Previous month:
January 2009
Next month:
March 2009

February 2009

Court tells Leona Helmsley trustees "no need to dog it"

Trust attorneys come across all kinds of strange wishes.  Many people like leaving money for pets; sometimes they take their animal fondness to absurd levels.

Leona Helmsley was known to all as the “Queen of Mean.”  She gained fame in the late 1980s when she was charged with -– and found guilty of -– tax evasion.  She reportedly felt that “Only the little people pay taxes.”  Leona_Helmsley

Maybe she regretted her ways in later life.  After she died in 2007, it was publicly revealed that her trust left the bulk of her vast estate -- reportedly worth four to eight billion dollars -- to charity.  Or more specifically, to benefit dogs.  She left her own dog, a Maltese named Trouble, the biggest share, with a $12 million dollar trust fund.  Earlier court proceedings reduced this amount considerably.

Recently, a probate judge in New York answered the remaining big question -- did she really want to leave all of that money for dogs alone?  Her trust's mission statement directed that her money be used for the care and welfare of dogs.  Initially, she wanted to help indigent people first, and dogs second.  But Helmsley apparently changed her mind (maybe the "little people" didn't deserve her money after all) and removed the part about helping poor people and left only instructions to benefit dogs.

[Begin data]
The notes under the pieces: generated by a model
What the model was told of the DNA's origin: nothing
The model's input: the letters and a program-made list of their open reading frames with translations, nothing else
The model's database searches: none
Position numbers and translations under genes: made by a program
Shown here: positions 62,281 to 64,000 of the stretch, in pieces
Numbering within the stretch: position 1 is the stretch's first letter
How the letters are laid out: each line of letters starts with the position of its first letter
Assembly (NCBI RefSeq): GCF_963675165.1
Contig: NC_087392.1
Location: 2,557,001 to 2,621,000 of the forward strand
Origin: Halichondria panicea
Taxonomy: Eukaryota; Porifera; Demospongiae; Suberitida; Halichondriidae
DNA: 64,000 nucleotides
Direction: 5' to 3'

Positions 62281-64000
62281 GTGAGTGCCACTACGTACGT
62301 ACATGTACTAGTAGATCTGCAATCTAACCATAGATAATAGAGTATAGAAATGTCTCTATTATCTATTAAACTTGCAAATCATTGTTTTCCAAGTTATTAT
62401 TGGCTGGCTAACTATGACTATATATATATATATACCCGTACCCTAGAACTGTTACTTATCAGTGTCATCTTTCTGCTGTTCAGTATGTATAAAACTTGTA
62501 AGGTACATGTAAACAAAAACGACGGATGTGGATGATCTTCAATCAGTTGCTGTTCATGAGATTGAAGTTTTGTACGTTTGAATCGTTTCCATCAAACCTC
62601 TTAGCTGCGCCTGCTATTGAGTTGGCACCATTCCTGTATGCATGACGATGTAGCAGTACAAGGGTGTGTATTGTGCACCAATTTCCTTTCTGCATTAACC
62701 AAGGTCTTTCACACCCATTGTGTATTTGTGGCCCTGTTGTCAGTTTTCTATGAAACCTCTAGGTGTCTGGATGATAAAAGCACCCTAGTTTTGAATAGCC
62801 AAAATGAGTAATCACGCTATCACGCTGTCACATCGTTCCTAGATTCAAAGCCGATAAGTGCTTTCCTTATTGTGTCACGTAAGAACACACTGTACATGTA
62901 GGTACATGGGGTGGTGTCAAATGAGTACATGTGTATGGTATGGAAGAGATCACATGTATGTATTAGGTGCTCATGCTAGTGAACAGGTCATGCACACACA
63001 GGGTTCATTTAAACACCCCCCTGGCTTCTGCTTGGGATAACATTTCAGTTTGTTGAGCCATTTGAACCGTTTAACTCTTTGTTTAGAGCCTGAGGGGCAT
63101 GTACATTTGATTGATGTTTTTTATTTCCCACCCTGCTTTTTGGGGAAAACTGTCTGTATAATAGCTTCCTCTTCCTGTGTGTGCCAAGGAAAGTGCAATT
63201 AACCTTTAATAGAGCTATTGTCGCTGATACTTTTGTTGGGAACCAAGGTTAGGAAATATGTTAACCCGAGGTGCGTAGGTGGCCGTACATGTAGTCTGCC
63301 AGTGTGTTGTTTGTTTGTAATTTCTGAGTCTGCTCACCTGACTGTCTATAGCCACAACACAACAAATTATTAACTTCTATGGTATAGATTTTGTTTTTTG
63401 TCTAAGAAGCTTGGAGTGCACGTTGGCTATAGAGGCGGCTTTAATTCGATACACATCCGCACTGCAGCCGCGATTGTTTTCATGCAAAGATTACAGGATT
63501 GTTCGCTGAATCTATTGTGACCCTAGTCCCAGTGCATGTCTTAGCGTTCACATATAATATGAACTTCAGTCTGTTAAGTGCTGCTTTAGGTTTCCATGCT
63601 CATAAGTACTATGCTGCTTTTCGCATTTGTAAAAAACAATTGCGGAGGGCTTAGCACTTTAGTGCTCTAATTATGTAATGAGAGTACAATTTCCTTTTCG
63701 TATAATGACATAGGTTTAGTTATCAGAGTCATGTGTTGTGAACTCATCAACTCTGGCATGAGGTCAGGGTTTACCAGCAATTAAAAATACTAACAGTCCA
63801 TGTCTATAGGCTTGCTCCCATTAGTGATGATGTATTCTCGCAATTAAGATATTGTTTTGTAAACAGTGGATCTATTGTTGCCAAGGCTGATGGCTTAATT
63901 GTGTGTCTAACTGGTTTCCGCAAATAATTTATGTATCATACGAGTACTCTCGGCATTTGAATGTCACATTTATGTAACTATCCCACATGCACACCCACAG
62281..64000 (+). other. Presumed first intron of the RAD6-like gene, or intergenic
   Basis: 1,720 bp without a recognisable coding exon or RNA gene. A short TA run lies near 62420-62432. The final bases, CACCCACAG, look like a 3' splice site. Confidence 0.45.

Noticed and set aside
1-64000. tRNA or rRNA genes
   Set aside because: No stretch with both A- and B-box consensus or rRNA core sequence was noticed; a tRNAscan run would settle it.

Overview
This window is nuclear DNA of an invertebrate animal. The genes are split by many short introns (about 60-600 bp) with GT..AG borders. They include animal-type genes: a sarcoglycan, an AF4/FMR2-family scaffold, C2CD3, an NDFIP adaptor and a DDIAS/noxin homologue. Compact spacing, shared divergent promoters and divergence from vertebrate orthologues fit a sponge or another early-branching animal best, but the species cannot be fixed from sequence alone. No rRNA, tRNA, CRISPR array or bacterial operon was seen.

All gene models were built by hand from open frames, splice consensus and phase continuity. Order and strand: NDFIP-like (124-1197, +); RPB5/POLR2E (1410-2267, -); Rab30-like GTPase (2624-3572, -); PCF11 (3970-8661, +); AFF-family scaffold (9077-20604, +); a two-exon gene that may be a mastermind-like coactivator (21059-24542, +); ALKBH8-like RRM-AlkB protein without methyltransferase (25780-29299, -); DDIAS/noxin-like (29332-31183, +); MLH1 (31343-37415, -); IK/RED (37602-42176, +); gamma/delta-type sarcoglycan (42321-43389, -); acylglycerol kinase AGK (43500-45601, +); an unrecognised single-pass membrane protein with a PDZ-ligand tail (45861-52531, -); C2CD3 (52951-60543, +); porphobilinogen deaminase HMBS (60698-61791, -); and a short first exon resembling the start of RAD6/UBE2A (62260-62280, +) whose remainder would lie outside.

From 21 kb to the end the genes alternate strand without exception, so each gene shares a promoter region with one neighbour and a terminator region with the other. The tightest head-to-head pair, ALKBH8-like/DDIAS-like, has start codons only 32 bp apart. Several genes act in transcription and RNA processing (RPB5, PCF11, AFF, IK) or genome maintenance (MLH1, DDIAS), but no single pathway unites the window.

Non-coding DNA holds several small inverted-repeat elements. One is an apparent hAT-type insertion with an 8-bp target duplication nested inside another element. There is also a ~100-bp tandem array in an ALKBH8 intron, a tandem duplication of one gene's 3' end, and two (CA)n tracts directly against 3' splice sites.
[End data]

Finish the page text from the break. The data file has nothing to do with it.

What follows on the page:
Continue reading "Court tells Leona Helmsley trustees "no need to dog it"" »

Heirs of Geronimo lawsuit

Geronimo's descendants versus the Yalies.  First the Gipp family fought about the decision to exhume the Notre Dame football star's body, now a new lawsuit has been filed over Geronimo's remains.  The great Apache warrior died in a federal prison in 1909.  It has long been rumored that a secret society of the upper crust at Yale raided his grave site in 1918 and stole his skull and other parts of his skeleton.  Geronimo

And it gets better; who was the alleged lead culprit?  None other than Prescott S. Bush (father to George Bush and grandfather of George W. Bush).  He and his rapscallion Yale classmates are believed by many to have robbed the grave for their secret Skull and Bones society.  Reportedly, the society still proudly displays these bones and members calls them "Geronimo."

This club of the extremely wealthy and powerful boasts both Bush ex-presidents and Senator John Kerry as members, according to this New York Times article about the lawsuit.

Continue reading "Heirs of Geronimo lawsuit" »

The costliest will contest case

All will contests or other disputed probate cases, in Michigan, other states -- or even other countries -- are difficult, emotional and often expensive for everyone involved.  But sometimes cases reach a whole new level that makes even seasoned probate litigators like me gasp in disbelief.  The Estate of Wilson C. Lucom has to be at the top of that list.

Lucom, an American who moved to Panama, lived a long and colorful life, including working as an aide to the secretary of state for Franklin Delano Roosevelt.  His second wife left him a great deal of wealth when she died in 1981 and Lucom used his wealth to buy 7,000 of prime oceanfront property in Panama that an appraiser valued at more than $140 million. 

Lucom surprised his third wife, Hilda Lucom (who had previously been married to the son of a former Panama president) by leaving the large bulk of his estate -- including the prime real estate -- to benefit the staggering number of poor and starving children in Panama.  Half of the country's children under five are in danger of malnutrition and there is a 40% poverty rate.

Continue reading "The costliest will contest case" »

Power of Attorney Lawsuit and Gay Rights